Who Are the “True Muslims?”

Following the terrorist attacks in France, Colbert King wrote in the Washington Post, “The post-attack narrative is always the same: Radical Islamists do not represent Islam’s true nature, which embraces justice, equality and compassion; those who believe their barbarism is divinely sanctioned are, at best, misinterpreting Islam or, worse, using it to justify acts of violence for their own ends; and it’s wrong to fear, hate or condemn a religion because of the misguided actions of a few.”

Apologists go further and label anyone who has the temerity to suggest that Muslim terrorists’ actions are rooted in their Islamic beliefs are “Islamophobes.” As Asra Q. Nomani, an American Muslim born in India, also wrote in the Post, “honor corps” — a loose, well-funded coalition of governments and private individuals “tries to silence debate on extremist ideology in order to protect the image of Islam.” It “throws the label of ‘Islamophobe’ on pundits, journalists and others who dare to talk about extremist ideology in the religion. … The official and unofficial channels work in tandem, harassing, threatening and battling introspective Muslims and non-Muslims everywhere. … The bullying often works to silence critics of Islamic extremism. …”

The question that I would like to see the defenders of Islam answer is a simple one: who are the “true Muslims” and how can we distinguish them from the perverters of Islam.

  • How about the authorities of Shiite Islam running the Islamic Republic of Iran, and their followers who oppress their own people, sponsor terrorism around the world and issue genocidal threats against the Jews?
  • What about the Muslims in Libya, Yemen, Iraq and Syria who are blowing up each other’s mosques and slaughtering each other by the thousands?
  • How about the Boko Haram in Nigeria, which kidnaps children and massacres its opponents?
  • Egypt’s current leaders have no trouble labeling the Muslim Brotherhood a terrorist group and yet the United States and others were prepared to accept it as a successor to the Mubarak government. Are these extremists “real” Muslims?
  • Hezbollah has killed more Americans than any other terror group (with the exception of al-Qaeda on 9/11) and is now killing its co-religionists in Syria. Are its members real Muslims?
  • How about Hamas and Islamic Jihad, which rain missiles on innocent civilians and send suicide bombers to blow up cafes, shopping centers and social halls?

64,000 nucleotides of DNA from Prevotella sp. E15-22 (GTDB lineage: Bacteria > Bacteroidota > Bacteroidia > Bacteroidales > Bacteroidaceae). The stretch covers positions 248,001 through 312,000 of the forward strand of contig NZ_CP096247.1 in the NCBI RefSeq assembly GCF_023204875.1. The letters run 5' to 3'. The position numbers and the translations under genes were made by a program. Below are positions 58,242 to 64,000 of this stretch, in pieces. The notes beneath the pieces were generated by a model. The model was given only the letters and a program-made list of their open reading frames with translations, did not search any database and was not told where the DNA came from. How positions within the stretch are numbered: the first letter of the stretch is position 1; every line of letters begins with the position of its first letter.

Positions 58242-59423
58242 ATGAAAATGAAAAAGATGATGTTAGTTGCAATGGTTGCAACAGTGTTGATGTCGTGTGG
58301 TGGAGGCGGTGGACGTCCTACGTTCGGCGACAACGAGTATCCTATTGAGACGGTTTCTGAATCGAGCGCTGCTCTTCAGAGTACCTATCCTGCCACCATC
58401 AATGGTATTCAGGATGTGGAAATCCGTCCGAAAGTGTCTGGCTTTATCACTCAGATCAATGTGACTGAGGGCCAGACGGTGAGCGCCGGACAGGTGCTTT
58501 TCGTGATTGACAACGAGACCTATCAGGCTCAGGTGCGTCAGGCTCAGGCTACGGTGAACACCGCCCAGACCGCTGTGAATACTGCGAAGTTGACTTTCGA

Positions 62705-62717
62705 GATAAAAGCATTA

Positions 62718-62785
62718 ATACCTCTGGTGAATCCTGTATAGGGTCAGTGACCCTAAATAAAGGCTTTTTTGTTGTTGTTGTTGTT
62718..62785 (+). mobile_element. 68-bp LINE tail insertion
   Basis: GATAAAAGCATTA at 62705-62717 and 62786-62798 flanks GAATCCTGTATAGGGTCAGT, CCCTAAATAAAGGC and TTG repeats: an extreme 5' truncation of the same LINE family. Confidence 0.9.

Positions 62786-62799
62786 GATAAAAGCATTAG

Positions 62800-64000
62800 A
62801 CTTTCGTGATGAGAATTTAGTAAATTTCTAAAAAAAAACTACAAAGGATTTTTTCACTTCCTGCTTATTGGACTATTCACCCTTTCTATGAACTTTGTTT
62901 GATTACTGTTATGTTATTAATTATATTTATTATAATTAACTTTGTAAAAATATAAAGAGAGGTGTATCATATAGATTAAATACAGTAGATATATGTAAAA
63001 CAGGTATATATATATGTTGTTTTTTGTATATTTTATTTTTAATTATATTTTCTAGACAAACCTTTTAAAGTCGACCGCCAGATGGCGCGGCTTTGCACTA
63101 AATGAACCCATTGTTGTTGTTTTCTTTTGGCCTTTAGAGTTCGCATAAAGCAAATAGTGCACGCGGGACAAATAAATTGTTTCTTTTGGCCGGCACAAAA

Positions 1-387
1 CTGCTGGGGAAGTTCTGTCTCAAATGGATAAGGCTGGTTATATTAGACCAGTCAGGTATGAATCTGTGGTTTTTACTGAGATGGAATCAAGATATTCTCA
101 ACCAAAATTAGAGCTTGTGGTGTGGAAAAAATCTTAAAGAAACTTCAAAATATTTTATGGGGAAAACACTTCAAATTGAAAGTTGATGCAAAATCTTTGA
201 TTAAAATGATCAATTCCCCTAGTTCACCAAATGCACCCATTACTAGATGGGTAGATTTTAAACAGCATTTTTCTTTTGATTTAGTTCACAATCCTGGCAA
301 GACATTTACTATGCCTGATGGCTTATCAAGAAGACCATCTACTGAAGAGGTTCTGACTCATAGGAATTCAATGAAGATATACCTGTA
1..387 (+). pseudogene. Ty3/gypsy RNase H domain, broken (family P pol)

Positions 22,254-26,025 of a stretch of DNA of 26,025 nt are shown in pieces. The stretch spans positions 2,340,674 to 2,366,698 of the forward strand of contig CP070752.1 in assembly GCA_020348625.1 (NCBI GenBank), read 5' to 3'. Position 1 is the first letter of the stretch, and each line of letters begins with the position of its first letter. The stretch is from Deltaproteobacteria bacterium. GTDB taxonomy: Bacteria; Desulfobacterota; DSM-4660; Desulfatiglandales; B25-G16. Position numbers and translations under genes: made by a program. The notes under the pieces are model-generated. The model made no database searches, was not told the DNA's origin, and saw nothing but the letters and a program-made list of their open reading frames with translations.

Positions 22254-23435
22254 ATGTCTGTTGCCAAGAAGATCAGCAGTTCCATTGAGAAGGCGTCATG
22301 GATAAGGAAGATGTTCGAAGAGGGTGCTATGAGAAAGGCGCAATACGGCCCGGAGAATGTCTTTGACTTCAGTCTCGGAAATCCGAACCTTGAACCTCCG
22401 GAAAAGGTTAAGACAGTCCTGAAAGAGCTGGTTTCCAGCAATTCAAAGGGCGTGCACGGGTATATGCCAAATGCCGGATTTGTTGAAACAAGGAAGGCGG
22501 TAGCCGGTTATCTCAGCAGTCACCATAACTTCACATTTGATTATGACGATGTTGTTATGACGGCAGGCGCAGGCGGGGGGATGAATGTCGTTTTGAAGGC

• What about the Taliban and its ongoing efforts to terrorize the people of Afghanistan?
  • How do we judge the “moderate” Saudis, who are treated as allies even as they engage in floggings, amputations and beheadings, practice gender apartheid and have been described by U.S. officials as the leading sponsors of international terrorism?

If you start to add up all the members of these groups, suddenly the number of Muslim extremists cannot be reduced to a handful of “lone wolves,” or groups like ISIS that have drawn widespread condemnation. In fact, the number is in the tens of thousands, and includes Shiites, Sunnis and Wahhabis throughout the Middle East and North Africa, and a growing number in other parts of the world.

Hypocritically, many of the same people who say that Islam’s teachings are contrary to the acts of the extremists also defend terrorist groups such as Hamas whose members say they are acting in Allah’s name. Rice University religion professor David Cook stripped away the pretense that radicalism has no basis in Islam: “To say that ISIS doesn’t have anything to do with Islam is just the statement of an ignoramus or an apologist. There is support for the things that ISIS does inside the Koran.” The same can be said for other radical Muslim groups, which cite the Koran to justify their bloody deeds.

Of course it is wrong to generalize about all Muslims, but, as Thomas Friedman noted, “it is not good for us or the Muslim world to pretend that this spreading jihadist violence isn’t coming out of their faith community.”

Dr. Mitchell Bard is the author/editor of 24 books including The Arab Lobby and Death to the Infidels: Radical Islam’s War Against the Jews.

About the Author
Dr Mitchell Bard is the Executive Director of the nonprofit American-Israeli Cooperative Enterprise (AICE) and a foreign policy analyst who lectures frequently on U.S.-Middle East policy. Dr. Bard is the director of the Jewish Virtual Library, the world's most comprehensive online encyclopedia of Jewish history and culture. He is also the author/editor of 24 books, including The Arab Lobby, Death to the Infidels: Radical Islam’s War Against the Jews and the novel After Anatevka: Tevye in Palestine.